national anthem in spanish?
Is it acceptable to have a country’s
national anthem sung in any other language,
but the country’s official language? This is
a hotly debated issue in U.S.A., as version
of the U.S. national anthem is being prepared
to be sung in Spanish. Many residents of U.S.A.
have embraced this idea, mostly Hispanic- American
immigrants. However, there are many opponents
of this idea, among them George Bush, president
of United States.
“Flag decorated with shiny stars”
and a song that symbolizes American values was
sung in Spanish. “Nuestro Himno,” or “Our Anthem”,
should allow the non-English-speaking Hispanic
immigrants to embrace the values of a country
where they currently reside. This suggestion
was made by a British music producer Adam Kidron.
However, the song produced many debates. Even
the advocates for immigrant rights were reserved
with their answers when asked about this topic.
Pedro Biaggi, a popular Spanish radio talkshow
host in the U.S., expressed his concern regarding
this event, and hinted that it could negatively
impact numerous Hispanic- American associations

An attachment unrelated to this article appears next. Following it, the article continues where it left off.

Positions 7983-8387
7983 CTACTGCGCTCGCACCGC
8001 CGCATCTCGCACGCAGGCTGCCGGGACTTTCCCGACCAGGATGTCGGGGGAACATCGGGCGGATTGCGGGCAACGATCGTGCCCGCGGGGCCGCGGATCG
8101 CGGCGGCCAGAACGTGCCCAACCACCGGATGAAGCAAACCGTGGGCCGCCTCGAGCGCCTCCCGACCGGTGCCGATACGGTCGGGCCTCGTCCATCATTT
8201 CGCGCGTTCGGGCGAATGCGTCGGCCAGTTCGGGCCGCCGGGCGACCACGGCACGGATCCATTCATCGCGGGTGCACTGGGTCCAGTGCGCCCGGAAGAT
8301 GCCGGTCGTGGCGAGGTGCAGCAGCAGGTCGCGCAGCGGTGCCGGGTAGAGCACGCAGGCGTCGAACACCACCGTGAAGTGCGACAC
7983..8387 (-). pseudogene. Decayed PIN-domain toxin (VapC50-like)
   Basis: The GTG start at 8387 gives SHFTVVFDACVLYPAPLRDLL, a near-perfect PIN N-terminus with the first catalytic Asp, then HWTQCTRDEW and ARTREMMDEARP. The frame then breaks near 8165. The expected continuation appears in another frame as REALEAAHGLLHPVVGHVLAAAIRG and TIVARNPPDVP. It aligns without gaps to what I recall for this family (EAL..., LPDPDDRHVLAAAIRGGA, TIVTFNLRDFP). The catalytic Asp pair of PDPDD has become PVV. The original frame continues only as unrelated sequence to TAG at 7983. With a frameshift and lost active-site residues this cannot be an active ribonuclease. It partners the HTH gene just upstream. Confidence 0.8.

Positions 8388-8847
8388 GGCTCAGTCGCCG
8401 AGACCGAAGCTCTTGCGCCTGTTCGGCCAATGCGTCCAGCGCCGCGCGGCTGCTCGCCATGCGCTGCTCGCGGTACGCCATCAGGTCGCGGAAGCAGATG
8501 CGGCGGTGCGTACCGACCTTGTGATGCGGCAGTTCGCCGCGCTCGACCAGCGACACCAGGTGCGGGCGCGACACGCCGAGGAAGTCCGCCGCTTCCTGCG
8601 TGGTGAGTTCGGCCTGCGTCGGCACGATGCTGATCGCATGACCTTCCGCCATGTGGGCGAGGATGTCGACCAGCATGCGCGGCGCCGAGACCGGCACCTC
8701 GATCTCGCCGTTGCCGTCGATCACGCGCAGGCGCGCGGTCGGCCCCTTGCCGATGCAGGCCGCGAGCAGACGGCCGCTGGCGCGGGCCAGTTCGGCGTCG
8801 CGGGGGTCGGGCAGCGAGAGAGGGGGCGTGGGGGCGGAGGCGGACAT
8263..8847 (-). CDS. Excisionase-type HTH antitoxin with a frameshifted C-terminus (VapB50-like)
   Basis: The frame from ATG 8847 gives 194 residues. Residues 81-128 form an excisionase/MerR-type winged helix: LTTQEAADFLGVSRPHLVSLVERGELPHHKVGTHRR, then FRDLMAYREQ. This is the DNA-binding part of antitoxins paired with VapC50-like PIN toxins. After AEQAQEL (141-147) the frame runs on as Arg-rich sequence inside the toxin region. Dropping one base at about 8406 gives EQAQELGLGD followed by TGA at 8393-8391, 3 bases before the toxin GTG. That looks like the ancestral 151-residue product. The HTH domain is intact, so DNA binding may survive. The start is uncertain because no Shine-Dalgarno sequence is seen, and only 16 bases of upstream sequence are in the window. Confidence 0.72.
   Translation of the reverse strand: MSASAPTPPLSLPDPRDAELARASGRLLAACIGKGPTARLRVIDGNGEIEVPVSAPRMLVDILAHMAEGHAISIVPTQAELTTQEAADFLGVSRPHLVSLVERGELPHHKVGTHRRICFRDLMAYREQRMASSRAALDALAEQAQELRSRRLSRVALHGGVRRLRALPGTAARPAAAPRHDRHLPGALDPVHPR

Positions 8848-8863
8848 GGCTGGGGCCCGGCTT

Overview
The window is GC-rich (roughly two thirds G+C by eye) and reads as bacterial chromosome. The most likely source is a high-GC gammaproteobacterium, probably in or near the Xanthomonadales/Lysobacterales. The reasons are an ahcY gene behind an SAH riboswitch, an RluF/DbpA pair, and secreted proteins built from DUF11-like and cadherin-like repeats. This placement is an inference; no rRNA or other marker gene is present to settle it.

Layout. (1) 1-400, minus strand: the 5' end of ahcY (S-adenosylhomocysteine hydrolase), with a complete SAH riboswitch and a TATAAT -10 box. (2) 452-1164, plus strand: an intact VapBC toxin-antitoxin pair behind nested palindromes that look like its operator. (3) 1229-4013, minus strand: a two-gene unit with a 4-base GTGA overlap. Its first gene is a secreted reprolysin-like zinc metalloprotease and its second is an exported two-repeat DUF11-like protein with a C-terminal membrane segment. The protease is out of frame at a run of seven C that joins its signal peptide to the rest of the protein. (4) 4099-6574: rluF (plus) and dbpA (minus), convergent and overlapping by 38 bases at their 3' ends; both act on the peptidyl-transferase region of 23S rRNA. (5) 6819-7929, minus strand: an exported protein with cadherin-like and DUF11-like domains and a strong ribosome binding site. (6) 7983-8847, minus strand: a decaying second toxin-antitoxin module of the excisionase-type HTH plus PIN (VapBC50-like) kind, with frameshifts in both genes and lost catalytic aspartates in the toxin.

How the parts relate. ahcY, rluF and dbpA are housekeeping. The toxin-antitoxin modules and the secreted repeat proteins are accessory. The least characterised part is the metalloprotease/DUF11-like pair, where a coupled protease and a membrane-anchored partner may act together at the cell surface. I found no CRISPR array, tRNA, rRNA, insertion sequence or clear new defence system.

present in U.S.A..
However, Mr. Biaggi defended the
intentions of the anthem’s author:
“Spanish version of the anthem
is filled with love and respect.”
In spite of Mr. Biaggi’s comments,
the opponents to the Spanish version reacted
sharply. One commentator referred to it as “illegal
foreign anthem”. Mark Krikorian, chief of the
Center for Immigration Studies in Washington,
“Would the French accept their
anthem to be sung in English, as a sign of French
patriotism? - Of course, not.”
The debate finally reached the
White House. President George Bush finally commented:
“National anthem should be sung
in English. I believe that every resident of
U.S.A. should learn English, and should learn
how to sing our anthem in English language.”
The publication of Spanish version
of American anthem coincides with another heavily
debated issue in American politics: the status
of 11 million illegal immigrants currently in
the United States. According to some of the
bills introduced in the Senate, many of these
illegal immigrants should receive U.S. citizenship.
However, House of Representatives approved a
bill that would drastically reduce the chances
of legalizing an illegal alien.
Around 14 percent of U.S. residents,
somewhere around 40 million, is of a Hispanic
origin. It is predicted that in 2020, this figure
would increase to 21 percent.